Following the success of the Global Gaming Awards in Las Vegas and London, Gambling Insider is delighted to announce a dedicated event for the Asian gaming market.
With new integrated resorts being developed and many suppliers launching products for the Asia region, there certainly are plenty of companies that deserve to be recognised and rewarded.
“Asia is already one of the largest gambling markets in the world and we expect this expansion to continue,” said Julian Perry, Editor-in-Chief of Gambling Insider.
“The Global Gaming Awards Asia have been in the works for a while now and we are certainly excited to officially announce this event taking place later in 2022."
To enter the Global Gaming Awards Asia, companies operating in Asia should simply fill in the short form on globalgamingawards.com/asia/ and tell us what they have achieved in the past 12 months.
This year’s winners will be announced at a virtual event on 22 August, due to travel restrictions still in place across Asia.
The Global Gaming Awards Asia will have nine categories:Casino Operator of the Year Casino Supplier of the Year Integrated Resort of the Year Casino Product of the Year Table Game of the Year Corporate Social Responsibility of the Year Digital Supplier of the Year Digital Operator of the Year Executive of the Year
Morgan Stanley: Macau estimates cut after poor Q1, down 77%
Financial analyst Morgan Stanley has tempered its expectations for Macau's revenue growth, with the latest estimates on Macau’s recovery now lowered.
Morgan Stanley’s research cites persistently low visitation levels, with figures far down on pre-pandemic numbers in 2019, as cause for its cut estimates.
“The Global Gaming Awards Asia have been in the works for a while now and we are certainly excited to officially announce this event taking place later in 2022” Julian Perry, Editor-in-Chief of Gambling Insider
Macau’s gross gaming revenue (GGR) for the first quarter of 2022 is down 77% from Q1 of 2019. Furthermore, March 2022 has seen GGR figures slump 86% from the same period in 2019.
The company notes an increase in Covid cases across Macau and in wider Chinese regions as having a distinctly negative impact on local travel and industry revenue.
This has not been helped by increased restrictions put in place by the Chinese Government, which persists with a Covid-zero policy across all regions of the country.
With China’s restriction policies showing no signs of changing, Morgan Stanley has taken the view that no major ease to travel restrictions will occur in 2022.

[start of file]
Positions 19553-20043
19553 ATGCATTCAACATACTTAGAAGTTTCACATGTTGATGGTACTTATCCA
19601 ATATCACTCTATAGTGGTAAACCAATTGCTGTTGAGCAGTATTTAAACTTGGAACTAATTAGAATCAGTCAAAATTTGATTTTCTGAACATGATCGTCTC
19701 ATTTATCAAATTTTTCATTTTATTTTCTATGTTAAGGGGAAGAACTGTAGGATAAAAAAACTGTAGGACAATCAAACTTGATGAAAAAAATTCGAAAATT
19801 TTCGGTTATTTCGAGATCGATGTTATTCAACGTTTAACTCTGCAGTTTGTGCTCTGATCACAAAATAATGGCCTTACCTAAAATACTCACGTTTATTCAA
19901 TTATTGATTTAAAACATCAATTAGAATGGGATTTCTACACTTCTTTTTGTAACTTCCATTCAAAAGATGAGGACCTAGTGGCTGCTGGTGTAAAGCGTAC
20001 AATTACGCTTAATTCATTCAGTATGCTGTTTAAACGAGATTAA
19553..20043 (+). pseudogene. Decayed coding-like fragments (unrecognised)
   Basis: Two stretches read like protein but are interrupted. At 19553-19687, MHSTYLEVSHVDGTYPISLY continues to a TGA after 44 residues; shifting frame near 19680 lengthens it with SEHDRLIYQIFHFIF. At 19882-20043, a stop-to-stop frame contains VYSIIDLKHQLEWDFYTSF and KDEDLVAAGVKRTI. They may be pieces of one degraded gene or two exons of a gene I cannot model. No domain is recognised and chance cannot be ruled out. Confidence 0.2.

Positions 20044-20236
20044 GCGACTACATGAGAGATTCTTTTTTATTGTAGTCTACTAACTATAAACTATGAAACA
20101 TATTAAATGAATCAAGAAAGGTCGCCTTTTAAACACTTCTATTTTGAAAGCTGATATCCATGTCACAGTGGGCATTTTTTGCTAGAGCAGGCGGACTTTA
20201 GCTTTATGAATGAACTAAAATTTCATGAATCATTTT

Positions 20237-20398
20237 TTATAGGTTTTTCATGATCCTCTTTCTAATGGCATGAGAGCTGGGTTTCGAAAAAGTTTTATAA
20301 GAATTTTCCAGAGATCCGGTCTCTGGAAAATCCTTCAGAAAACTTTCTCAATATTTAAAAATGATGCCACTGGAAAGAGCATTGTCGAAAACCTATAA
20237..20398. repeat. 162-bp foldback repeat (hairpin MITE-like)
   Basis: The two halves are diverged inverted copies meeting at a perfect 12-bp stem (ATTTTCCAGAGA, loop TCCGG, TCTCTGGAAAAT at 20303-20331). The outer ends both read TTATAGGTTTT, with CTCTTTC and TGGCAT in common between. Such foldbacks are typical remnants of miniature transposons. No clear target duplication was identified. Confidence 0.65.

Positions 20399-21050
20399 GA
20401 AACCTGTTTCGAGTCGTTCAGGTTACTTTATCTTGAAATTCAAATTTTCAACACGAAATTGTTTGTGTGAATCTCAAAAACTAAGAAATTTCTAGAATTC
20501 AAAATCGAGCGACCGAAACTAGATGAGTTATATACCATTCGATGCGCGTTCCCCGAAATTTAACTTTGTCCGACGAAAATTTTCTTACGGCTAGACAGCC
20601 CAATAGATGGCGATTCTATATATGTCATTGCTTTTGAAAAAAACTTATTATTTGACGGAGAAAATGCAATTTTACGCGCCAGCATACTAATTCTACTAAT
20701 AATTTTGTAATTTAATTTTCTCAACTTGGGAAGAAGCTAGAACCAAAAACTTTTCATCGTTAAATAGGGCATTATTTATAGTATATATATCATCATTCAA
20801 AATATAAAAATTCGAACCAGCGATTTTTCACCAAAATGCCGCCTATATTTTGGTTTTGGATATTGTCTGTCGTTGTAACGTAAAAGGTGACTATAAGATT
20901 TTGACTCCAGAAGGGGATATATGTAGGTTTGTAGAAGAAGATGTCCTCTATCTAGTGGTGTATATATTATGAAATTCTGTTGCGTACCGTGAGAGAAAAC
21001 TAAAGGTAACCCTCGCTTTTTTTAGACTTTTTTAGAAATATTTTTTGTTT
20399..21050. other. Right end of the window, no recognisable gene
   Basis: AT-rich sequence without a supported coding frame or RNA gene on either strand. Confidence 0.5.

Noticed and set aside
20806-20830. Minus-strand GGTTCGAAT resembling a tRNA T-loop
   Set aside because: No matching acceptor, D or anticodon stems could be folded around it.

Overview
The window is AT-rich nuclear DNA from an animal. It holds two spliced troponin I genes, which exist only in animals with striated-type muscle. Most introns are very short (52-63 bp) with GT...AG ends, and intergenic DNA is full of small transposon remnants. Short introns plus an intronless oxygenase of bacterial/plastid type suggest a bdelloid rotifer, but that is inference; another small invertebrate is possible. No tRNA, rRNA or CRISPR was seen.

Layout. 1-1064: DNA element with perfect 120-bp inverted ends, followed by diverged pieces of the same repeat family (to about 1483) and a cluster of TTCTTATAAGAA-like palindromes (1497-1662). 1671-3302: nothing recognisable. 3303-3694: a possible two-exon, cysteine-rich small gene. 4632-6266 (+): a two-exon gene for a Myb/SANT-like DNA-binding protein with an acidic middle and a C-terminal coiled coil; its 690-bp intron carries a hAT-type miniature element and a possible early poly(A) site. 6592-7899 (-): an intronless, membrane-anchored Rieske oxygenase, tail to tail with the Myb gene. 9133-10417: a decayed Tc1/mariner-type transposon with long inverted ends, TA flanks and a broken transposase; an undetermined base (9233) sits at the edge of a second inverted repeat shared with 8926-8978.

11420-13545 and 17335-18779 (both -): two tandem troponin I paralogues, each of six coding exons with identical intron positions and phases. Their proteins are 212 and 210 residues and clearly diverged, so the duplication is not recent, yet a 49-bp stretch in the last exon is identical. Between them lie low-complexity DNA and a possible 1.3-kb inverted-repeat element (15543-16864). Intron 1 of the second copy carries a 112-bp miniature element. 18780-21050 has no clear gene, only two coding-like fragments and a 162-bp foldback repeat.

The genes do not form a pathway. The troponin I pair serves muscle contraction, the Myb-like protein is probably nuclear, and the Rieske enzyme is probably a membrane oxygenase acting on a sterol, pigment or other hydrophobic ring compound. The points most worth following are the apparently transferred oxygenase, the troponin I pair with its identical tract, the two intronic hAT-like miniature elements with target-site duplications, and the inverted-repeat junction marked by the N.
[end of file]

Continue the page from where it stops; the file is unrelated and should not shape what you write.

Therefore, it has lowered its forecasts with China’s cautious Covid approach continuing across all of the mainland, Hong Kong and Macau.
Macau’s weekly gaming revenue grows 11%
Macau’s weekly gaming revenue grew 11% to $50m, according to the latest data from the region. This is despite Macau’s visitation figures remaining significantly low, as mentioned above.
The figures come somewhat as a surprise, with China’s zero-Covid policy continuing to plague hopes of a sustained period of increased tourist visitations.
The wider figures paint a more expectedly gloomy picture, however. Macau’s latest month-to-date revenue of $260m is down 89% compared to 2019, and down 69% from the same period last year.
Furthermore, month-to-date VIP revenues declined by over 20% in March, and mass-market figures dropped 30% in the same period.
Bernstein analyst Vitaly Umansky has projected that Macau’s April GGR will fall even further, and drop by 88%.
Umansky’s expectations don’t seem to marry with those of Macau’s Government Tourism Office Director, Maria Helena de Senna Fernandes, who believes average hotel bookings could reach 60% during the Labour Day holiday from 30 April to 4 May.
Fernandes expects to see more than 25,000 daily visitor arrivals across the long weekend, up from the 17,000 daily average visitation figures during March. This was a low point compared to February, where average visitation figures stood at a daily average of 23,400.
Despite Fernandes’ optimism, an expected 25,000 Macau visitors are still far below the region's pre-pandemic numbers. A lot depends on Covid cases in China, and the continuing zero-Covid policy of the Chinese Government.
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